I have recently reviewed a music streaming service , a movie streaming service and an online e-book store . If there is one trend I have noticed is that we as Australian consumers have limited access to content compared to the US and Europe.
In Australia we have TV Network who own local rights of TV shows,local labels and recording companies that owns the rights of music, movie companies that control the price and way we watch movies, and local branches of UK publishing houses controlling distributions and pricing of books.
Apart from the TV networks (which still maintain local control or at least have limited overseas ownership) most of the content is owned by worldwide media companies. Companies like Sony (Japan), BMG (Germany), News Corp (Aus/US), Disney (US) and Viacom (US).
So why is it so hard to buy content?
Australia is per capita the largets downloaders of media content in the world. And while this is partly for piracy, this is mainly because Australians have little other choice. We can not download a book from Amazon because they can not sell the e-book outside the USA (but they will gleefully send the hardcover or paperback via the post). We can not watch a TV show via iTunes if iTunes do not have the right to do so (yet a proxy server and a US credit card will allow purchasing the same show from iTunes USA). We can not even play or download a copy of Star Wars: The Old Republic (yet we can again get a boxed version of the game sent via Amazon).
When content had to be shipped to Australia, localised content control makes sense. Today with worldwide digital download, it makes no sense. Even the act of converting Australian currency to US Dollars is handled instantaneously.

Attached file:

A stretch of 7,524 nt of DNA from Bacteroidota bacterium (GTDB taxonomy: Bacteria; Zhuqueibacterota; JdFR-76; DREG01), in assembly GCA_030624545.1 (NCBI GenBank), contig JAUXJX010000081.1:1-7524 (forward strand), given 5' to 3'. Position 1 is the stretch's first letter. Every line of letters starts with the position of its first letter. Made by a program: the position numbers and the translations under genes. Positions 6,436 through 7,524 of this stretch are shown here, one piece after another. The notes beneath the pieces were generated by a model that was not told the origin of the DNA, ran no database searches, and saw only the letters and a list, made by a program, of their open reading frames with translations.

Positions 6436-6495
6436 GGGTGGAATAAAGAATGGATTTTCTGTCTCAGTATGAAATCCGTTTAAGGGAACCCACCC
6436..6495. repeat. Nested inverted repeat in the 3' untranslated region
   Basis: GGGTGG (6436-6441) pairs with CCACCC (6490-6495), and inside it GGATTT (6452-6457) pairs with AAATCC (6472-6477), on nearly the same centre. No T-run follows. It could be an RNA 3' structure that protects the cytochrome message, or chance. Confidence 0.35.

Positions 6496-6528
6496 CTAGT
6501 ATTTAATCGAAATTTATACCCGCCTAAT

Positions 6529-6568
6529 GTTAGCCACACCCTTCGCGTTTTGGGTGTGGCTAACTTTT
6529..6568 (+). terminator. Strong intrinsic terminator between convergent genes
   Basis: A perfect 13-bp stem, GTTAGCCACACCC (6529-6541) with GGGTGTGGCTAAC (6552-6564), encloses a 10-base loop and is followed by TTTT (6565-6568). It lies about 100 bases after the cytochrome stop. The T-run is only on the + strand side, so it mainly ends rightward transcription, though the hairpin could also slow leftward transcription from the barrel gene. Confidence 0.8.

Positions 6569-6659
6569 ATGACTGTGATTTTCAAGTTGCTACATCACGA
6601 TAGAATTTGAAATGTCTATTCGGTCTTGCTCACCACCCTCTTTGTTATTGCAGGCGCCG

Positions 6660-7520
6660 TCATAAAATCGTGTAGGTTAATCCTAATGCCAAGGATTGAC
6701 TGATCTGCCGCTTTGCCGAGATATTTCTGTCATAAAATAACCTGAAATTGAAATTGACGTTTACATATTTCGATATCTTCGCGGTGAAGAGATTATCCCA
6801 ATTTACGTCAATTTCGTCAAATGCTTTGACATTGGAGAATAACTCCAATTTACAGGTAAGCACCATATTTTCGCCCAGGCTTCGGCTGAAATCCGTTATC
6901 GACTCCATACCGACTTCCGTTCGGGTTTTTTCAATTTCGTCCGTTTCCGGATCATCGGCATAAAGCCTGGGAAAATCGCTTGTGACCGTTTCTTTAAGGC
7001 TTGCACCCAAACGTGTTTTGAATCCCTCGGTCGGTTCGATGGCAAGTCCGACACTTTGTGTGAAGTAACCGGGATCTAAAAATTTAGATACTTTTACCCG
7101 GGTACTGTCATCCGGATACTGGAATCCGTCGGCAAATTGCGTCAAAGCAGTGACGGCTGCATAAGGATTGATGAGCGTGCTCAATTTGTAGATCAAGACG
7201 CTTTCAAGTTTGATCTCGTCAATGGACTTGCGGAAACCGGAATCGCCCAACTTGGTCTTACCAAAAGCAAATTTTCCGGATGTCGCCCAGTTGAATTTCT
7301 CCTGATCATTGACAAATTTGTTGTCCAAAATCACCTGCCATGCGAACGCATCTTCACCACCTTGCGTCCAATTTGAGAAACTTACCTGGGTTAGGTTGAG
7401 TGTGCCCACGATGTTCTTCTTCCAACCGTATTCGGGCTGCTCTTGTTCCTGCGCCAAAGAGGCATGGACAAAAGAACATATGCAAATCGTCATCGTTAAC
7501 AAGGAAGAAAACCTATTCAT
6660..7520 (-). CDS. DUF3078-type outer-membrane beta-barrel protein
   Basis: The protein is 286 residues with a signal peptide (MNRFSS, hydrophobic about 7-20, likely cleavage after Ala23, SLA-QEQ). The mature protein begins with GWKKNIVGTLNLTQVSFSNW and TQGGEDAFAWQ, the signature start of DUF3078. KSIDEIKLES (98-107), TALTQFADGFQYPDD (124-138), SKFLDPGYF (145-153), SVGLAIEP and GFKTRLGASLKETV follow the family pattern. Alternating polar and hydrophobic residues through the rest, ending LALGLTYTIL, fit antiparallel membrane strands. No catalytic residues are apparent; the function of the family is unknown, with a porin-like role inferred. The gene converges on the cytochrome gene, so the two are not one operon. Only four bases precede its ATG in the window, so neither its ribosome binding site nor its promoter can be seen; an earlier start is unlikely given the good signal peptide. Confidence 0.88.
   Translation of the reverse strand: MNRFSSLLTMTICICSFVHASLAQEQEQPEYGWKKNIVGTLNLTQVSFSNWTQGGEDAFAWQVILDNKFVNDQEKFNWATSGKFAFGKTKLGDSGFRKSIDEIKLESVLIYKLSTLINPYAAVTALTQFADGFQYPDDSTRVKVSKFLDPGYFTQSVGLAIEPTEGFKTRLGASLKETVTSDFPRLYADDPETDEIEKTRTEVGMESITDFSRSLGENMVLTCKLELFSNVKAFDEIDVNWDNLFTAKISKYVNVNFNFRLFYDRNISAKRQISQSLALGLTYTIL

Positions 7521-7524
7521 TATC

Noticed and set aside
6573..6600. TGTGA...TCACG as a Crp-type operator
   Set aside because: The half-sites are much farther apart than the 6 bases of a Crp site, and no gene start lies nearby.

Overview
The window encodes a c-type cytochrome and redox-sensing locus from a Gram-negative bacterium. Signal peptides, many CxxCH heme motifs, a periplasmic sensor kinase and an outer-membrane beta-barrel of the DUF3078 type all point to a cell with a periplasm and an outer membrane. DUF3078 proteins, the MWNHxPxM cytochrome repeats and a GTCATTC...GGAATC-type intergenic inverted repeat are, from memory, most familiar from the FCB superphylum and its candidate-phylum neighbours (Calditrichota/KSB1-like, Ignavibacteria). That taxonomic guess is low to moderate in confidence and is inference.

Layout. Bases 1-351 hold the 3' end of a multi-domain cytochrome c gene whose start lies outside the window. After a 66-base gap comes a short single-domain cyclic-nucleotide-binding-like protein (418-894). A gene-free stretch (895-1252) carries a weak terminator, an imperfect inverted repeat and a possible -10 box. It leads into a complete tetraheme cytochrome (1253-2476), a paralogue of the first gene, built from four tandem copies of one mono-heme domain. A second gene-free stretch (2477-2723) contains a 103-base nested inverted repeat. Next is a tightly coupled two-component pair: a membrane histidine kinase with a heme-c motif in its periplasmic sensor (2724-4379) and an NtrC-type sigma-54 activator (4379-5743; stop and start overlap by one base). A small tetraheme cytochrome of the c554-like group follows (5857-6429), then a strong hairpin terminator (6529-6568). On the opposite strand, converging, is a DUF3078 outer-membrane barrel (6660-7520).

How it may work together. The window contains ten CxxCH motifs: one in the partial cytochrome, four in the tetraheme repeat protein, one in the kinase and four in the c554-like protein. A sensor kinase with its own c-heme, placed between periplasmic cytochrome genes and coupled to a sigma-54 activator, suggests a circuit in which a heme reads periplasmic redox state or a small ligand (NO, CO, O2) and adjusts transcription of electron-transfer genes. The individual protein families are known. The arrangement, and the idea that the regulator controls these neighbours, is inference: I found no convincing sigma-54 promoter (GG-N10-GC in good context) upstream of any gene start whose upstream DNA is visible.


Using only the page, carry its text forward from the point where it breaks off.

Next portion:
What we are doing in Australia is maintaining a business model that is as obsolete as buggy whip makers. If we head down the path of the USA, the local branches of large content companies are free to set prices and supply that is clearly for their intrest and not for the consumers. We see that now in e-books (agency pricing) and the fact that tV shows are not available to buy (let alone watch) until the local TV allows it.
Realistically the current system is a dead weight cost on the media content marketplace. Consumer demand plays little part in the setting of price or supply. Media companies must realise that content is no longer a finite item and the main cost of content is it’s production not distribution.
It is not the job of the Australian Government or the Australian consumers to protect inefficient industries. If media companies can compete against overseas competitors, all well and good. However, current evidence is that overseas competition will provide a richer and cheaper product in media delivery. We only have to look at the USA and its rich range of audio streaming, video streaming and on demand movies as an indicator what is possible.